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Taylor: The idea of 'good work' is having a moment

Matthew Taylor called for a national employability ‘soft skills’ framework and for hidden assumptions about work to be addressed

The idea that all employees should "experience good work, is having a moment right now”, according to Matthew Taylor, chief executive of the RSA and author of the Taylor Review.

“The fight for good working practices is in a better position now than in the past so we need to keep talking about it to make sure change happens,” he said, speaking at the Engage for Success Conference 2018: People at the Heart of Business, in London.

“Ten years ago there would not have been the same interest. So we need to drive home the importance of the quality of work now so that we progress far enough forwards; so that we can’t go back to a time where quality came second to quantity.”

Taylor reiterated one of the points in his review: that the UK should have a national employability framework for soft skills that the government, employers and academic institutions all focus on.

“Employers have been saying for some time that it is the soft or generic skills that really matter, but research has shown there are multiple different employability frameworks out there,” he said. “Hard skills are easy to evidence but soft skills like creativity, teamwork and problem-solving are much more difficult to prove.”

Taylor called for one employability framework with up to 15 broad skills categories that employees can be measured against in performance reviews and during recruitment. A standard framework would also allow workers to easily transfer between companies and identify any areas they need to upskill in, he added.

“It is also important to recognise that employees don’t just pick up soft skills on the job but also outside of their workplace experiences,” Taylor explained, adding that a framework would encourage employers to see employees in a more “rounded way”.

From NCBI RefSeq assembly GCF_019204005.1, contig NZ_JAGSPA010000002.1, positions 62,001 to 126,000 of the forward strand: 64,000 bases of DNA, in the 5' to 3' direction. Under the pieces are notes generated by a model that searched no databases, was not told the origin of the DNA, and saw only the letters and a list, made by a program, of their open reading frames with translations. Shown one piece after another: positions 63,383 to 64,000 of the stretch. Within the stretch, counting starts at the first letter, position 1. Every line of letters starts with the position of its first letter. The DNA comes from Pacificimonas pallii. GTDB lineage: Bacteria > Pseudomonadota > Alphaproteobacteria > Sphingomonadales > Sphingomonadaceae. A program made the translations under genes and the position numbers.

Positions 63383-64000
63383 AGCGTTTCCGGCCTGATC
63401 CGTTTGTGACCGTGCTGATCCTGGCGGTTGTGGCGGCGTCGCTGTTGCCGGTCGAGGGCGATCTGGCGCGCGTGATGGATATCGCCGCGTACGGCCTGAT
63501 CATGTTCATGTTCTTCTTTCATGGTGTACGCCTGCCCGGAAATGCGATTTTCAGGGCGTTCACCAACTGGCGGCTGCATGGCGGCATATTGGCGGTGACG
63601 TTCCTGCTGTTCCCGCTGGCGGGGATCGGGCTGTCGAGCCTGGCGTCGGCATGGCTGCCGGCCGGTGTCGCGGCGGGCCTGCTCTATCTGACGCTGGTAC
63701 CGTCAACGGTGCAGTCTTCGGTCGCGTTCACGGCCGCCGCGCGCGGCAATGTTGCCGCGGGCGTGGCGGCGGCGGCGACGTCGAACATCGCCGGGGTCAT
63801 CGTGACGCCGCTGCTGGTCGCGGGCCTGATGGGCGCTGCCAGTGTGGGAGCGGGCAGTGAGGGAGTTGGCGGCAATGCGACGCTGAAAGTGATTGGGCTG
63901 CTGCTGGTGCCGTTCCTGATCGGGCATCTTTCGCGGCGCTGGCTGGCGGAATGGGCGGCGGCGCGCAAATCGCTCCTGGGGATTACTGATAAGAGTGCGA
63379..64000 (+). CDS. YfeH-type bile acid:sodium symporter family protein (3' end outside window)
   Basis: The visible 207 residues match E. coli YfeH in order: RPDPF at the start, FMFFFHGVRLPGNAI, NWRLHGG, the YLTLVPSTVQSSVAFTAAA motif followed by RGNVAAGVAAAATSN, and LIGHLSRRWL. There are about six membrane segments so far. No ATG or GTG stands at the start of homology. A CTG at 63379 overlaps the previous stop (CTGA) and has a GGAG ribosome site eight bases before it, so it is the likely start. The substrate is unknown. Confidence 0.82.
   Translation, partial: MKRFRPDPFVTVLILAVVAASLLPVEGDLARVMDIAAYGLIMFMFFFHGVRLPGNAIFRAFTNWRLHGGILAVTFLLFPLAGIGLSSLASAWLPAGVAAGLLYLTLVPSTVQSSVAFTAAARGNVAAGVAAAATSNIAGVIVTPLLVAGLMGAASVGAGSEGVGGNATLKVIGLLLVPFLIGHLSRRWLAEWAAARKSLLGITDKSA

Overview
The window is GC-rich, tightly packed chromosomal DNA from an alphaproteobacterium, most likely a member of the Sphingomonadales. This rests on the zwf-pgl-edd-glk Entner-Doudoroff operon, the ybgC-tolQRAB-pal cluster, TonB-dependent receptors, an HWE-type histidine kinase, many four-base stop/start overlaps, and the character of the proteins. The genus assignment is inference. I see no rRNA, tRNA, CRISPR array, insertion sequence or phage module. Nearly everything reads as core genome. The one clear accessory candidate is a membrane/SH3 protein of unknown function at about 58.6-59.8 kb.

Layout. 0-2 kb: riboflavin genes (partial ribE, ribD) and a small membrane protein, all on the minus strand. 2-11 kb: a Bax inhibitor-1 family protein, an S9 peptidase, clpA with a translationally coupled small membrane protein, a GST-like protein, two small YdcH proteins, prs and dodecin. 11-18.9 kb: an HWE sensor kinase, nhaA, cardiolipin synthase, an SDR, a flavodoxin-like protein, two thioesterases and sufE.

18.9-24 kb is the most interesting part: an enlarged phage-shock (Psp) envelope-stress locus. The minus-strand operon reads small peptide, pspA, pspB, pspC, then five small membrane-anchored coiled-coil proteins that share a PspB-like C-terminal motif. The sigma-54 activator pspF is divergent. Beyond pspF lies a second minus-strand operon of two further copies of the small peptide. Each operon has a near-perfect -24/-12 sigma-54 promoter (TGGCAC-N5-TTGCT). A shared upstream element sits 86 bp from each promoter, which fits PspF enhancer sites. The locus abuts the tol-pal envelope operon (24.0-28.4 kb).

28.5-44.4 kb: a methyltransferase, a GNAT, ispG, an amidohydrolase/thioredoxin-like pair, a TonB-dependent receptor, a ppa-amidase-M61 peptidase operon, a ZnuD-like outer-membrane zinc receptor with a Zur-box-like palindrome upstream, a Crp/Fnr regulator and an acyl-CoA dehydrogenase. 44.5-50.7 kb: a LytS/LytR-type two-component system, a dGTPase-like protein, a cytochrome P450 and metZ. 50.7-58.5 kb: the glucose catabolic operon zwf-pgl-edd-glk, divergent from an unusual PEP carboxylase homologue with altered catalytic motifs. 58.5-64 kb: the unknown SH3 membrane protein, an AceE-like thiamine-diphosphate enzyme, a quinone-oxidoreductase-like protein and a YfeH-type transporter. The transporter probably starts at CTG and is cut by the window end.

Taylor also called for outdated assumptions around work to be challenged. “There are two huge assumptions that still exist in the workplace,” he said. “The first is that employment is a master and servant relationship where leaders think they need to intensify the workplace to drive efficiency rather than to engage. The second is that there are some sh*t jobs and it’s just tough that some people have to do them.

“In polite company people wouldn’t say them out loud but they are still there and we need to attack these assumptions," he said.

Businesses need to recognise that this master-servant relationship doesn’t work, Taylor continued, and that “the most innovative organisations in the world are innovative because they instead have creative communities”.

For leaders, he said, this means creating a community where “people feel in it together” and “a culture where employees are encouraged to take risks rather than a leadership based on bureaucracy".

Taylor's review was published last July. It outlined recommendations for government policies that could improve working practices in the UK, including the right to request a direct employment contract, reduced tribunal fees, and a ‘dependent contractor’ category of worker.

Commenting on the report at the Engage for Success conference, Taylor said: “I don’t want the review to be in the unmarked graveyard of other reviews. It’s a campaign we need to continue.”